Advancements in biomanufacturing are bringing on-demand, shelf-stable vaccines to the front lines.
By the year 2050, it is estimated that up to 10 million people will be threatened by drug-resistant bacteria. Thanks to recent research investments by the Defense Threat Reduction Agency (DTRA), there is an innovative way of creating vaccines quickly with no need for refrigeration—iVAX, short for in vitro conjugate vaccine expression—solves the issues surrounding traditional conjugate vaccines.
A conjugate vaccine contains a specific part of the bacteria or virus that trains the immune system to provide protection, which is attached—or conjugated—to a carrier component, and this ensures the vaccine is stable in the body and properly transported. Although conjugate vaccines are one type of vaccine shown to be effective and safe for preventing life-threatening infections such as meningitis and pneumonia, they come with manufacturing and distribution challenges:
- Conjugate vaccines are difficult and expensive to make. They require large-scale, costly manufacturing facilities that include biosafety measures.
- The conjugating step can change the architecture of the necessary bacterial component, which makes the conjugated vaccine considerably less effective.
- The entire process from manufacturing to distribution requires refrigeration.
Collaborative groups led by Dr. Michael Jewett of Cornell University and Matthew DeLisa of Northwestern University have developed a cell-free protein synthesis system for vaccine production. This portable technology uses freeze-dried materials that can be activated at the point of care with simple rehydration, which is a significant bio-manufacturing technology advancement as it increases the speed for producing vaccines and eliminates the need for refrigeration.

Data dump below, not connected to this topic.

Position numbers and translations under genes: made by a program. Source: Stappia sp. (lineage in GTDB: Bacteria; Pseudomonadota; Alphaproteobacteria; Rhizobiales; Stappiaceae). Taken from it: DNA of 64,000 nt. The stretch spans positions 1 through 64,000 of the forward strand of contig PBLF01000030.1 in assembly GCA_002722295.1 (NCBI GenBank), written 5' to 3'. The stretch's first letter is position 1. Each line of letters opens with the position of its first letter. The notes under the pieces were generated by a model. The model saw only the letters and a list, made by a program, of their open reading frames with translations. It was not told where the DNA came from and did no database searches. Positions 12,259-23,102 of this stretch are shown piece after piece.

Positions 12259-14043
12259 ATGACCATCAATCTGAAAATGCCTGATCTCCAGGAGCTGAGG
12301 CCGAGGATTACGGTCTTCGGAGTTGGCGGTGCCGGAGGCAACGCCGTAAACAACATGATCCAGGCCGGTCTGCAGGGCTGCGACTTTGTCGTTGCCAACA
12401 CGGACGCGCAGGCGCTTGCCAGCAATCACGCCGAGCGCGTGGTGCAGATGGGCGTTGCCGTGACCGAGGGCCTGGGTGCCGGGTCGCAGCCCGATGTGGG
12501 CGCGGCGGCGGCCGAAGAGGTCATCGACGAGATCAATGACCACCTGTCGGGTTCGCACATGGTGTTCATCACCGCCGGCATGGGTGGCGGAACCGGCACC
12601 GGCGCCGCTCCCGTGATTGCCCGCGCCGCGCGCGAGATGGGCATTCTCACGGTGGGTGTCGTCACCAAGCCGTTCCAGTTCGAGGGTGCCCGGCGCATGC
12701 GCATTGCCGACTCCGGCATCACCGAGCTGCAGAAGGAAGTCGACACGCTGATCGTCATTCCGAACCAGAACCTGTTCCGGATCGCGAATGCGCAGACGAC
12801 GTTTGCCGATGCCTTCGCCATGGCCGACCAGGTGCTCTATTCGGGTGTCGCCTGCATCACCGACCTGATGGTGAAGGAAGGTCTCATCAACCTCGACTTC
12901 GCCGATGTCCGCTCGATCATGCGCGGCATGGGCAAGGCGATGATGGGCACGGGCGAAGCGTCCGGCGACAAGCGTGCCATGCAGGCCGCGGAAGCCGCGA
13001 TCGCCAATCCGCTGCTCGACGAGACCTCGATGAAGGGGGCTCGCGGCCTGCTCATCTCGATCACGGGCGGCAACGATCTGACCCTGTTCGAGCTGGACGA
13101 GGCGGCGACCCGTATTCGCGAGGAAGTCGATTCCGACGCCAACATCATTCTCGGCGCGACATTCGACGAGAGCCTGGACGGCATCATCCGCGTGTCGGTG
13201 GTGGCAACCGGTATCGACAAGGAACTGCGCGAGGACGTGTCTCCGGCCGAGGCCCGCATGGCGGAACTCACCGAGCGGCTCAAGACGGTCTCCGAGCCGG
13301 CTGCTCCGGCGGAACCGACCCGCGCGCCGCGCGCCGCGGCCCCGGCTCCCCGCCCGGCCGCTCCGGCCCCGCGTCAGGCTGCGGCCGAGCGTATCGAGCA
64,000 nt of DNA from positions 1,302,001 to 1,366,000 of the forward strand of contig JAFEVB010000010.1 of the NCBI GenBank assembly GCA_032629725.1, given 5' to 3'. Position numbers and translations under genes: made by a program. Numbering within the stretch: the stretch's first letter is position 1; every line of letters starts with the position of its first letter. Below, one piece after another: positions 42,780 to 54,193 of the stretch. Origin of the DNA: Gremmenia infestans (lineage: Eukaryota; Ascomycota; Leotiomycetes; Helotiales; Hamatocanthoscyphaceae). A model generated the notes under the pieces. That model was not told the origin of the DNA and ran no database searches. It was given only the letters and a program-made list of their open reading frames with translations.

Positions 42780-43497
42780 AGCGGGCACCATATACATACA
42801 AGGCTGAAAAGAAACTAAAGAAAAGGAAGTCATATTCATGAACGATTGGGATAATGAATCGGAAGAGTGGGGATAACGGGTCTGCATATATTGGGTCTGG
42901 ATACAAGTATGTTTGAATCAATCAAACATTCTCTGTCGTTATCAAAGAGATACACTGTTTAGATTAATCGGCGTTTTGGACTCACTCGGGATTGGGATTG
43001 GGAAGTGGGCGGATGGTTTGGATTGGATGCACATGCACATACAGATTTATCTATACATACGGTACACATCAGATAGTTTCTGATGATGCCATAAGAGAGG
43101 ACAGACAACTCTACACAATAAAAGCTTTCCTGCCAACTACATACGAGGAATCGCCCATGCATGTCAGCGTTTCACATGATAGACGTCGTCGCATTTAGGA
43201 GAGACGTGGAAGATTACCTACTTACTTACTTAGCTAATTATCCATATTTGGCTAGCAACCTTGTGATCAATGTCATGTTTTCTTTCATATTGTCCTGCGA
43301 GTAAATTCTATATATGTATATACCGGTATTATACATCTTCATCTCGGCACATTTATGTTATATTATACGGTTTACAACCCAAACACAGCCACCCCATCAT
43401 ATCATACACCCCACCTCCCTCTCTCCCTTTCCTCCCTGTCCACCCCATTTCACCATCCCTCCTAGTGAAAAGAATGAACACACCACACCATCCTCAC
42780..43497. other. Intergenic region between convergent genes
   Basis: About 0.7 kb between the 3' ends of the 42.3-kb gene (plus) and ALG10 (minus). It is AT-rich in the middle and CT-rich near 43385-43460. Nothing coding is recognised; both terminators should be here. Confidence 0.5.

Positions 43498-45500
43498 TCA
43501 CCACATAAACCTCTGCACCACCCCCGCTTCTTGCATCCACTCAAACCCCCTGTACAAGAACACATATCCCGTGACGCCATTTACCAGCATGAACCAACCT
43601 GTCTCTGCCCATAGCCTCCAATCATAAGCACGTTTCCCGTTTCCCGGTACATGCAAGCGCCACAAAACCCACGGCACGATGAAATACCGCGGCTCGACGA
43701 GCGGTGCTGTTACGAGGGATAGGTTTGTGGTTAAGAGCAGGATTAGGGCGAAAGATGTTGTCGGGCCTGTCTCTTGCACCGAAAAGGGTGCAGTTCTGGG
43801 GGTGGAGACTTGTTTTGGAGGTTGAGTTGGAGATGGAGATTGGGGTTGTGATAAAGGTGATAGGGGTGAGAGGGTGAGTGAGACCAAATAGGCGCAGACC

This innovative research in developing cell-free protein synthesis systems will shorten vaccine production timelines in some cases to as little as one hour. DTRA plans to invest further with these collaborative groups to advance cell-free protein synthesis capabilities using artificial intelligence and machine learning to design proteins capable of binding multiple targets onto disease-causing bacteria and viruses, which would significantly increase the immune system’s ability to expel them.
The investment is under the portfolio of DTRA’s Chemical and Biological Technologies Department in its role as Joint Science and Technology Office (JSTO) for Chemical and Biological Defense.
On-demand biomanufacturing of protective conjugate vaccines. Science Advances, 3 February 2021.
Abstract: Conjugate vaccines are among the most effective methods for preventing bacterial infections. However, existing manufacturing approaches limit access to conjugate vaccines due to centralized production and cold chain distribution requirements. To address these limitations, we developed a modular technology for in vitro conjugate vaccine expression (iVAX) in portable, freeze-dried lysates from detoxified, nonpathogenic Escherichia coli. Upon rehydration, iVAX reactions synthesize clinically relevant doses of conjugate vaccines against diverse bacterial pathogens in 1 hour. We show that iVAX-synthesized vaccines against Francisella tularensis subsp. tularensis (type A) strain Schu S4 protected mice from lethal intranasal F. tularensis challenge. The iVAX platform promises to accelerate development of new conjugate vaccines with increased access through refrigeration-independent distribution and portable production.
Source: Adapted from the Defense Threat Reduction Agency’s Chemical and Biological Technologies Department